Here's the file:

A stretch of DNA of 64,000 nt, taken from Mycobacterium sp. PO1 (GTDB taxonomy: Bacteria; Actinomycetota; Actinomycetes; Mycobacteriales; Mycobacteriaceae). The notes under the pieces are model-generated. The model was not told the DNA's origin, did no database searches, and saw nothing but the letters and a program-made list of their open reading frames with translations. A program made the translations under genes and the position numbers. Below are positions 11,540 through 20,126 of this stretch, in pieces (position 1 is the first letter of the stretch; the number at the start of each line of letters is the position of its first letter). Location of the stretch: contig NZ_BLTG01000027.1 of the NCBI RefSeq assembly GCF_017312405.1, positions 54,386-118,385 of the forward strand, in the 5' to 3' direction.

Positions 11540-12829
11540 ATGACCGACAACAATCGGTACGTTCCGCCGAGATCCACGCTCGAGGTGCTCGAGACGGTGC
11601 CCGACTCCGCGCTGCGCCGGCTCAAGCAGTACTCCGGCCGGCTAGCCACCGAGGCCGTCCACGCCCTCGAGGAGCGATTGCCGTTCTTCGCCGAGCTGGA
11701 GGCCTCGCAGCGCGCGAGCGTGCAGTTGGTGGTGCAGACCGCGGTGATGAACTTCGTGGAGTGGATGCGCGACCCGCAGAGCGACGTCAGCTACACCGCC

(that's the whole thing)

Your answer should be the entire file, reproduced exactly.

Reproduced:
A stretch of DNA of 64,000 nt, taken from Mycobacterium sp. PO1 (GTDB taxonomy: Bacteria; Actinomycetota; Actinomycetes; Mycobacteriales; Mycobacteriaceae). The notes under the pieces are model-generated. The model was not told the DNA's origin, did no database searches, and saw nothing but the letters and a program-made list of their open reading frames with translations. A program made the translations under genes and the position numbers. Below are positions 11,540 through 20,126 of this stretch, in pieces (position 1 is the first letter of the stretch; the number at the start of each line of letters is the position of its first letter). Location of the stretch: contig NZ_BLTG01000027.1 of the NCBI RefSeq assembly GCF_017312405.1, positions 54,386-118,385 of the forward strand, in the 5' to 3' direction.

Positions 11540-12829
11540 ATGACCGACAACAATCGGTACGTTCCGCCGAGATCCACGCTCGAGGTGCTCGAGACGGTGC
11601 CCGACTCCGCGCTGCGCCGGCTCAAGCAGTACTCCGGCCGGCTAGCCACCGAGGCCGTCCACGCCCTCGAGGAGCGATTGCCGTTCTTCGCCGAGCTGGA
11701 GGCCTCGCAGCGCGCGAGCGTGCAGTTGGTGGTGCAGACCGCGGTGATGAACTTCGTGGAGTGGATGCGCGACCCGCAGAGCGACGTCAGCTACACCGCC